Field tests carried out by the Mercedes engineers over a period of several years, involving over 550 participants to date, show that drowsy drivers make minor steering errors that are often corrected quickly and abruptly. These are detected by a highly sensitive steering wheel angle sensor. If ATTENTION ASSIST detects typical indicators of drowsiness based on these and other data, it warns the driver by emitting an audible signal and flashing up a message on the display: "ATTENTION ASSIST. Break!"
ATTENTION ASSIST will be specified as standard for the new E-Class and the model year 2009 S-Class.
PRE-SAFE®: tensioning of the seat belts before an unavoidable accident
Further standard equipment Mercedes-Benz offers for these models includes the PRE-SAFE®anticipatory occupant protection system. Based on information received from sensors, it identifies situations that might turn into accidents and instinctively activates preventive occupant-protection measures, allowing the seat belts and airbags to deploy with maximum effect in the event of an impact. PRE‑SAFE® therefore bridges the gap between active safety and passive safety; it is networked to Brake Assist and the Electronic Stability Program (ESP®), whose sensors recognise potentially dangerous driving situations and then transmit this information to the electronic control units within milliseconds.
In another first, Mercedes-Benz will also be using the information provided by the short-range radar to trigger the seat belt tensioners at the very last moment before an unavoidable collision, thus greatly reducing the forces exerted on the driver and front passenger during the crash.
Radar technology: sensor with medium-range detection capability and greater range
DISTRONIC PLUS and Brake Assist PLUS – Mercedes assistance systems based on sophisticated radar technology – are highly effective at helping to prevent accidents. Analysis of accident-research data has shown that this technology can prevent a fifth of all head-to-tail crashes in Germany on average. On motorways, the accident rate can be reduced by as much as 36 percent.
Mercedes-Benz has further enhanced the radar technology for the new E-Class and the model year 2009 S-Class. The newly developed long-range radar sensor will have a range of 200 metres instead of 150 metres as previously. In addition, the sensor now has medium-range detection capability, allowing monitoring of the area up to around 60 metres ahead of the car with a 60-degree beam width. This new technology enables even more accurate monitoring of the traffic situation in front of the car and even better detection of dynamic events such as a car in front swerving suddenly. The two wide-beam short-range radar sensors (80-degree beam width) with a range of around 30 metres are still employed.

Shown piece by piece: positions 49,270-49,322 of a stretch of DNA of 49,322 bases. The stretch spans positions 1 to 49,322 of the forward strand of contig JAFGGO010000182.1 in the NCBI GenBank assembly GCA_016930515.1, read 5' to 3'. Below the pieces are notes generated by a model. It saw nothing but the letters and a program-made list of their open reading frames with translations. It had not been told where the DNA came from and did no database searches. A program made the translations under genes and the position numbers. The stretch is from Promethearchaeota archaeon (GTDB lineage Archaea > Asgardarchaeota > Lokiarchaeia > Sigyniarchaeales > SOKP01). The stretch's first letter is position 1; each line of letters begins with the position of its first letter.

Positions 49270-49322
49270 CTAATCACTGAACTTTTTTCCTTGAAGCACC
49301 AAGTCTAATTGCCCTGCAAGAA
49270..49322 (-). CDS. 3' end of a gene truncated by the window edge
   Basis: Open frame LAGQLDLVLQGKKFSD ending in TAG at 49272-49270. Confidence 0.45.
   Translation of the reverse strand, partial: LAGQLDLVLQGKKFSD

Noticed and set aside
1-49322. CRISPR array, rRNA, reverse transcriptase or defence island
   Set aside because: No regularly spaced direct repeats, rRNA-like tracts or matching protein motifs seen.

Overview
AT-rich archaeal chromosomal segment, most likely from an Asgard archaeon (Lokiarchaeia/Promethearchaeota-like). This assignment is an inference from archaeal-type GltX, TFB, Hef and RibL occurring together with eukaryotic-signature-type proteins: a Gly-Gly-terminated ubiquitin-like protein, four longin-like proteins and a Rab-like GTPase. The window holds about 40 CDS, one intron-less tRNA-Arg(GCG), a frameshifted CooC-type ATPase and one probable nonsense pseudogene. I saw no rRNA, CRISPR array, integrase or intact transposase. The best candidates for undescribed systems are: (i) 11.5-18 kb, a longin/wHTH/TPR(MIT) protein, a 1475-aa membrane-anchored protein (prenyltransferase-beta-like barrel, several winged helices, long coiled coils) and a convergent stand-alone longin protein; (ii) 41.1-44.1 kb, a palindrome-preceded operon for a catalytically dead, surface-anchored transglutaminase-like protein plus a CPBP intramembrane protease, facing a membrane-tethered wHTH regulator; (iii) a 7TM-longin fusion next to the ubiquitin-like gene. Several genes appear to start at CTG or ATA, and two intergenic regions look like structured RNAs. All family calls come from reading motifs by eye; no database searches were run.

With a total of seven airbags fitted as standard, not to mention seat-belt tensioners, belt force limiters and NECK-PRO crash-responsive head restraints, the new E‑Class will offer an even more extensive package of safety equipment than its predecessor. Self-adaptive belt-force limiters in the rear, which adapt automatically to suit the size of the rear passengers, will be introduced for the first time in autumn 2009.
Pedestrian protection: new E-Class with active bonnet fitted as standard
Mercedes-Benz is continuing its long-standing and very successful commitment to protecting those road users who are most at risk. Standard equipment for the new E-Class includes an active bonnet, which greatly reduces the risk of injury to pedestrians. In the event of an accident, a system of springs raises the rear section of the bonnet by 50 millimetres within milliseconds, thus enlarging the deformation zone. One special feature of this Mercedes system is its reversibility: drivers can reset the active bonnet themselves without having to visit a workshop.
(Nov. 13, 2008)